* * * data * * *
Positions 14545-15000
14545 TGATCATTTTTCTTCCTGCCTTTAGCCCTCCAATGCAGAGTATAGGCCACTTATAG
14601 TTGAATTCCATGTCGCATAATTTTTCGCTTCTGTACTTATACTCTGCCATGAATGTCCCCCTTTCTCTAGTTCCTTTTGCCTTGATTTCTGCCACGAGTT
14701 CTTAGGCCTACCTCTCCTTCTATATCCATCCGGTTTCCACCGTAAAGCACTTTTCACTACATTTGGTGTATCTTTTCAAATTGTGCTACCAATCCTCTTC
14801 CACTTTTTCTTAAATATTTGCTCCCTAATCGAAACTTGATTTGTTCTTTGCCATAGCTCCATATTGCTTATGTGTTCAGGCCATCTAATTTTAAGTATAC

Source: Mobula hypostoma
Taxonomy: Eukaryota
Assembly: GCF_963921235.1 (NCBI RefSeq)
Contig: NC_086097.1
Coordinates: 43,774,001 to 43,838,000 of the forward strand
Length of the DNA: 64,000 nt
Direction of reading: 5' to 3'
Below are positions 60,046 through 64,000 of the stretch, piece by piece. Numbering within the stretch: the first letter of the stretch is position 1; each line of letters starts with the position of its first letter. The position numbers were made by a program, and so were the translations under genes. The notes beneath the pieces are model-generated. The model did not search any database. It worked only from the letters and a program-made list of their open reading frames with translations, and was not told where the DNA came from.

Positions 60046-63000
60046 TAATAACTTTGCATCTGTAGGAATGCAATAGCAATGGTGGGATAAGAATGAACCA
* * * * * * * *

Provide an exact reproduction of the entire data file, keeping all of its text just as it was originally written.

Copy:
Positions 14545-15000
14545 TGATCATTTTTCTTCCTGCCTTTAGCCCTCCAATGCAGAGTATAGGCCACTTATAG
14601 TTGAATTCCATGTCGCATAATTTTTCGCTTCTGTACTTATACTCTGCCATGAATGTCCCCCTTTCTCTAGTTCCTTTTGCCTTGATTTCTGCCACGAGTT
14701 CTTAGGCCTACCTCTCCTTCTATATCCATCCGGTTTCCACCGTAAAGCACTTTTCACTACATTTGGTGTATCTTTTCAAATTGTGCTACCAATCCTCTTC
14801 CACTTTTTCTTAAATATTTGCTCCCTAATCGAAACTTGATTTGTTCTTTGCCATAGCTCCATATTGCTTATGTGTTCAGGCCATCTAATTTTAAGTATAC

Source: Mobula hypostoma
Taxonomy: Eukaryota
Assembly: GCF_963921235.1 (NCBI RefSeq)
Contig: NC_086097.1
Coordinates: 43,774,001 to 43,838,000 of the forward strand
Length of the DNA: 64,000 nt
Direction of reading: 5' to 3'
Below are positions 60,046 through 64,000 of the stretch, piece by piece. Numbering within the stretch: the first letter of the stretch is position 1; each line of letters starts with the position of its first letter. The position numbers were made by a program, and so were the translations under genes. The notes beneath the pieces are model-generated. The model did not search any database. It worked only from the letters and a program-made list of their open reading frames with translations, and was not told where the DNA came from.

Positions 60046-63000
60046 TAATAACTTTGCATCTGTAGGAATGCAATAGCAATGGTGGGATAAGAATGAACCA